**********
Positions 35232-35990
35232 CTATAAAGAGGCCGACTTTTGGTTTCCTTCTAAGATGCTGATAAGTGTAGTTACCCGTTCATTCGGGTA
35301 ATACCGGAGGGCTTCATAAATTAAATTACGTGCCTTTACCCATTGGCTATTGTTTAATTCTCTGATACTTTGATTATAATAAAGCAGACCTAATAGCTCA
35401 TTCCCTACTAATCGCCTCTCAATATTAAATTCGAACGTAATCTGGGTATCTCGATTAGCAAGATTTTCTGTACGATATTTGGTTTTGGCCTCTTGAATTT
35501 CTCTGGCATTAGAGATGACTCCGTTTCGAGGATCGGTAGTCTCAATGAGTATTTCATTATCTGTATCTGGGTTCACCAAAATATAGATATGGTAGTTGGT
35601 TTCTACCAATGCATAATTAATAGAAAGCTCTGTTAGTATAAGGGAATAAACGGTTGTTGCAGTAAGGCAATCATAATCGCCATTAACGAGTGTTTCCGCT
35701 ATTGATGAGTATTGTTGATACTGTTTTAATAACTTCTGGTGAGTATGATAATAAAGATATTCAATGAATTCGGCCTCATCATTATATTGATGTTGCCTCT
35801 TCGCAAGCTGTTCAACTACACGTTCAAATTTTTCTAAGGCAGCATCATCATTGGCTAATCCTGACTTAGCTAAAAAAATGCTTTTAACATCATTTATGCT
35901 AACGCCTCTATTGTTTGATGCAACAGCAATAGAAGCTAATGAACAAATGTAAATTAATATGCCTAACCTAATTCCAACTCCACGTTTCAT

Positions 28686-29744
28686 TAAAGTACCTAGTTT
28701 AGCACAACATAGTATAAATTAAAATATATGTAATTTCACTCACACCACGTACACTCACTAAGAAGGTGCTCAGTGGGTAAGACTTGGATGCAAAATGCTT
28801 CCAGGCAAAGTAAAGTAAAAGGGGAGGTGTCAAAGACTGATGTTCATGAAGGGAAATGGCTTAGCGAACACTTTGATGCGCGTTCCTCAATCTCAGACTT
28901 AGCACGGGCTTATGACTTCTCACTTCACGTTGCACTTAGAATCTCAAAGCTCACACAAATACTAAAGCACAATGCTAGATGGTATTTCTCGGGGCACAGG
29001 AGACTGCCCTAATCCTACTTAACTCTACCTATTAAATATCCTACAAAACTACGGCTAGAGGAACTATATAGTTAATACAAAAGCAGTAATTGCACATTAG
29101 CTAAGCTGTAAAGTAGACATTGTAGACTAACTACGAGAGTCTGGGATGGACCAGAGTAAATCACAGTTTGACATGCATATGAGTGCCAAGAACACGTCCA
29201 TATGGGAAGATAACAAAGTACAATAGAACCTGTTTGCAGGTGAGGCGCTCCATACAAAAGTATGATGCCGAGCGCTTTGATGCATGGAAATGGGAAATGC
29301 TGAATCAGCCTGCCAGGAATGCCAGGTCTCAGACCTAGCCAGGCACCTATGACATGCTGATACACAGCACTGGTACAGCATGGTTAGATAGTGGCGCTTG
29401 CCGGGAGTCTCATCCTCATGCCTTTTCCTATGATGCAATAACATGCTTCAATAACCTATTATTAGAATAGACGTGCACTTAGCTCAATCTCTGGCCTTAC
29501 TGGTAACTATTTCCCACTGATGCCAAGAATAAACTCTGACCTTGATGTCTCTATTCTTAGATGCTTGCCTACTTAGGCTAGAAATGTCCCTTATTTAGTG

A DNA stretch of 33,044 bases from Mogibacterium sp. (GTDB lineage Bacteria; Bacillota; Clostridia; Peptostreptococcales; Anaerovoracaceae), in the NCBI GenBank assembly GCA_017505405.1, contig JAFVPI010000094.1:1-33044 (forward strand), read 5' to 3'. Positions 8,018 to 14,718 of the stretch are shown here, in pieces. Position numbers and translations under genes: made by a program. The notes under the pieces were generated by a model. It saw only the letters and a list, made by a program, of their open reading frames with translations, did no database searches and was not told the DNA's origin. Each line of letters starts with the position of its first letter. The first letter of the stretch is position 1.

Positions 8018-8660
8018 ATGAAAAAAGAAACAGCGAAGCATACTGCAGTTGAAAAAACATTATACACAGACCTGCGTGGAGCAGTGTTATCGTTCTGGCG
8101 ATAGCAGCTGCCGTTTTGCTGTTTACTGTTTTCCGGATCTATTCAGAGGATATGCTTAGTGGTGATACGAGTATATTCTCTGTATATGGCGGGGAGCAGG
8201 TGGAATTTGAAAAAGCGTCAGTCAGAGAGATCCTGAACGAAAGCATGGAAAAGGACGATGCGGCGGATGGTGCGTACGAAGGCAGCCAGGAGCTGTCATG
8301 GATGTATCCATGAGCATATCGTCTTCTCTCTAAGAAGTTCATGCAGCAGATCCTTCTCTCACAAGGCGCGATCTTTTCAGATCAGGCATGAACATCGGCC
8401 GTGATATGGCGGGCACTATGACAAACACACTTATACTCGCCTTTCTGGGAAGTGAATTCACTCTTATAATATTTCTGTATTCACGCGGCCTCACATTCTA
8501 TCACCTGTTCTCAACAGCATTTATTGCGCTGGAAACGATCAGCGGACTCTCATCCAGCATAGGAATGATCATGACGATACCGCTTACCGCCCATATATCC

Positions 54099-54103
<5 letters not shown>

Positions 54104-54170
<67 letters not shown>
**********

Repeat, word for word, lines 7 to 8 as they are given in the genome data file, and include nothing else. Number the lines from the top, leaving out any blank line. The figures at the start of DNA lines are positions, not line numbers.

35701 ATTGATGAGTATTGTTGATACTGTTTTAATAACTTCTGGTGAGTATGATAATAAAGATATTCAATGAATTCGGCCTCATCATTATATTGATGTTGCCTCT
35801 TCGCAAGCTGTTCAACTACACGTTCAAATTTTTCTAAGGCAGCATCATCATTGGCTAATCCTGACTTAGCTAAAAAAATGCTTTTAACATCATTTATGCT